One of the main criticisms leveled against ESG investing is that the movement is all talk, no action. The main reason for this is that there simply aren’t enough entrepreneurs providing adequately ESG-aligned investing opportunities. In fact, a third of VCs face difficulties with identifying suitable ESG investment opportunities, even though 97% of them find it important in making investment decisions, driven by the lack of adequate ESG disclosures and excessive costs for gathering and analyzing ESG information.
At the same time, ESG-focused assets under management are projected to increase from $18.4 trillion to $33.9 trillion in the coming years. Whether these figures become reality is increasingly up to entrepreneurs who need to get serious about delivering high-quality ESG data, fast.
There simply aren’t enough entrepreneurs providing adequately ESG-aligned investing opportunities.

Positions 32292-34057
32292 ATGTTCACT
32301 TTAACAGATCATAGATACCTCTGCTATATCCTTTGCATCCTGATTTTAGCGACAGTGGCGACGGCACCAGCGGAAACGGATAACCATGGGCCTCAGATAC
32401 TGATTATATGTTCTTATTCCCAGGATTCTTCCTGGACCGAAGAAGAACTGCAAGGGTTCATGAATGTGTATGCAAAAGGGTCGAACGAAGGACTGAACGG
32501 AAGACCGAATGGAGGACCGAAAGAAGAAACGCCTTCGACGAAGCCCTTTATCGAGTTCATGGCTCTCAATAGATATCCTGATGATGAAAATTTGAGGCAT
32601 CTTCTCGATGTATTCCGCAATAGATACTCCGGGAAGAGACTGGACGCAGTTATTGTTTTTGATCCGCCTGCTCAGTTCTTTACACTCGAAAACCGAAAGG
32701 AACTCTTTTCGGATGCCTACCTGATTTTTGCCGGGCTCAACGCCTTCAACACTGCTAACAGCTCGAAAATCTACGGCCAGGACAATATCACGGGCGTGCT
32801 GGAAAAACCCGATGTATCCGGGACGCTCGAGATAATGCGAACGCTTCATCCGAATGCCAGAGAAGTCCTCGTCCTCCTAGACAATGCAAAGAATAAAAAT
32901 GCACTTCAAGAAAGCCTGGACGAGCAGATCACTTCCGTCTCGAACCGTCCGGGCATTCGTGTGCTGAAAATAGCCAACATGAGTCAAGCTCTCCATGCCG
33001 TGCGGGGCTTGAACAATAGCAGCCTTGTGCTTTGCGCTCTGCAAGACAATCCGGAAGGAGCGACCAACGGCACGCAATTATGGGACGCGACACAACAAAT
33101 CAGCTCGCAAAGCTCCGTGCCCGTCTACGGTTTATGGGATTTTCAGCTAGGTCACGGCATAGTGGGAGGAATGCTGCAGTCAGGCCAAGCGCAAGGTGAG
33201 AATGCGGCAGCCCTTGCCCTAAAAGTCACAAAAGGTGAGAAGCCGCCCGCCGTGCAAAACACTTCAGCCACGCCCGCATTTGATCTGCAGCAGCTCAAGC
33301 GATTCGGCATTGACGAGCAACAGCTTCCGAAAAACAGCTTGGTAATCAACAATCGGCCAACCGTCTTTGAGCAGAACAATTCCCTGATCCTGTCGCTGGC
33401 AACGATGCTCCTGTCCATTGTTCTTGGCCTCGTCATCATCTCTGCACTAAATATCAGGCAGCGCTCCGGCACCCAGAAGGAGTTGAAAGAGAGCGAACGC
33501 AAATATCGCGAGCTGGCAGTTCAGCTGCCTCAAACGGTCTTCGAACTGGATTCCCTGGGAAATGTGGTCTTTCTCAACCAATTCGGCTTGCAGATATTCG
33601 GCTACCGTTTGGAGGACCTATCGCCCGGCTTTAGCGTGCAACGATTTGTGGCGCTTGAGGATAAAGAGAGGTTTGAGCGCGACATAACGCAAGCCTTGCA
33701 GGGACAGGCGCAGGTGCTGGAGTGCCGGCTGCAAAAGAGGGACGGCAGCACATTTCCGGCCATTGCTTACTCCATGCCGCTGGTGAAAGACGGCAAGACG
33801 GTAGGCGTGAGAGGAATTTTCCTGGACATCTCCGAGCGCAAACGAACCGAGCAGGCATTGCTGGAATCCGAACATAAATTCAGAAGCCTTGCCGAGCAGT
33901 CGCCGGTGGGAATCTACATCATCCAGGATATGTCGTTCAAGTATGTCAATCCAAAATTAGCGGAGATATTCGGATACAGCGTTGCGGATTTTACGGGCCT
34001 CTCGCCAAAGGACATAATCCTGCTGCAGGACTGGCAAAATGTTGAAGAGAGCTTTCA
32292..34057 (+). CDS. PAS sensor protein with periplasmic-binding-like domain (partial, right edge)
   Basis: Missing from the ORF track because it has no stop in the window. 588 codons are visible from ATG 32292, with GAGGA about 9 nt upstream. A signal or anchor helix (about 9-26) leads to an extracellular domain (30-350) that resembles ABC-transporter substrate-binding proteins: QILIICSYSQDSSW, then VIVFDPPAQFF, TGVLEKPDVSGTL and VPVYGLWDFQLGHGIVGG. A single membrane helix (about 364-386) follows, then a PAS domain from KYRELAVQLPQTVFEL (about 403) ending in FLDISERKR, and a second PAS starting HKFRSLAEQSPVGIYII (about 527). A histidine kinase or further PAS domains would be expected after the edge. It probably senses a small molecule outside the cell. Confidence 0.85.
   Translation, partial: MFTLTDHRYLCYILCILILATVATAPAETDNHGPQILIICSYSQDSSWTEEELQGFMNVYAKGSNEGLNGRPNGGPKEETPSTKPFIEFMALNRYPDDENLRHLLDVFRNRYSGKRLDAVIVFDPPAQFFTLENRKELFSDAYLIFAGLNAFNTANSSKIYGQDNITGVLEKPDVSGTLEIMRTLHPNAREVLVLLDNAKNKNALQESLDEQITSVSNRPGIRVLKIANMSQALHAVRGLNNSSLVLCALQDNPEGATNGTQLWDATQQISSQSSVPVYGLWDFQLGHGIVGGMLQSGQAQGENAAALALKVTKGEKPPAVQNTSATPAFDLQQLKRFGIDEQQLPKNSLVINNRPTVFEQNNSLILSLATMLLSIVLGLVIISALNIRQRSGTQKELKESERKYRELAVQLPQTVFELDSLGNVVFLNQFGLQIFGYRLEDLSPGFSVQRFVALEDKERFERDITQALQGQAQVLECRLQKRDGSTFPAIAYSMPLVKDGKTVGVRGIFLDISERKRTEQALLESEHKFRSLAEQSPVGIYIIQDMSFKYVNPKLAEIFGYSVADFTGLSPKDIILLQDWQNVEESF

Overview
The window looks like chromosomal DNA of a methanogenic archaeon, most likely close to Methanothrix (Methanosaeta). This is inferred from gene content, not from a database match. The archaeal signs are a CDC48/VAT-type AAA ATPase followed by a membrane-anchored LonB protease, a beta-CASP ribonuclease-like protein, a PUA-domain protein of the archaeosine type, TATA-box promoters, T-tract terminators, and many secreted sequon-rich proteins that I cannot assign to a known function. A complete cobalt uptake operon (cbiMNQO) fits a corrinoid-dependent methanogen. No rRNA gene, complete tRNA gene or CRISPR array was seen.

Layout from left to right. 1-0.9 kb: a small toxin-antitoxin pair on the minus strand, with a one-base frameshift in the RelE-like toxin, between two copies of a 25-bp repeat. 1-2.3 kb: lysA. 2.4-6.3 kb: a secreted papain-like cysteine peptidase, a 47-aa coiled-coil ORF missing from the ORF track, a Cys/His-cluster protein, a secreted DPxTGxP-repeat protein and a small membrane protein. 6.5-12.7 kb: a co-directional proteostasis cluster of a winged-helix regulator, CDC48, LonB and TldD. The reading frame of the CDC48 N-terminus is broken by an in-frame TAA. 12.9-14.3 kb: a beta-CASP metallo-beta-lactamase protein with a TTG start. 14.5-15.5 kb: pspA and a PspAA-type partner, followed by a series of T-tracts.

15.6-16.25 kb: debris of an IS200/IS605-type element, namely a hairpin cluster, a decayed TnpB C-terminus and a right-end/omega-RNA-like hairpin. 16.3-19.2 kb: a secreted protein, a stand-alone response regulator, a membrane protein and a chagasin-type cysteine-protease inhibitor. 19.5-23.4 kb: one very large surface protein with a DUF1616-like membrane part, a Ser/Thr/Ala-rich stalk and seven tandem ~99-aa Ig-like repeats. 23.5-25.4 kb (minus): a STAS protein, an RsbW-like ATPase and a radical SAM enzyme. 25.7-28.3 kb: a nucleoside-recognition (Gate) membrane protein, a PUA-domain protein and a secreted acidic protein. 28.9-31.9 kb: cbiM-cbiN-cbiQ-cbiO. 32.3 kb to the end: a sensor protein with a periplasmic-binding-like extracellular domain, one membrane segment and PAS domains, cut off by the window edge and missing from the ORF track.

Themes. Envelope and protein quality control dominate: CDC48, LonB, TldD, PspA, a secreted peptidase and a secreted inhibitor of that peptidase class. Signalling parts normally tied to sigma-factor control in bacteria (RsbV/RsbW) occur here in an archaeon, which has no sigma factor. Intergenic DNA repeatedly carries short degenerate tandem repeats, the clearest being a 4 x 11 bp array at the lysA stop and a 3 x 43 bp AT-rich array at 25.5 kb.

Choose the right disclosure framework
Investors have lower levels of confidence in companies that do not collect investment-grade data (shorthand for data that meets high standards of timeliness, accuracy, completeness and auditability), and the majority of investors see unstandardized and poor quality data as their biggest barrier.
Regardless of your market and industry, the best way to get started with delivering investors with high-quality data is to embrace preexisting reporting and disclosure frameworks as early on as possible. There are many frameworks to choose from, including Sustainability Accounting Standards Board (SASB), Global Reporting Initiative (GRI), Task Force on Climate-related Financial Disclosures (TCFD), CDP (originally known as the Carbon Disclosure Project) and United Nations Global Compact (UNGC). Although founders may need to carefully consider which framework to prioritize in the beginning, most of the frameworks are complementary in nature and mature firms tend to lean on several of them in their reporting.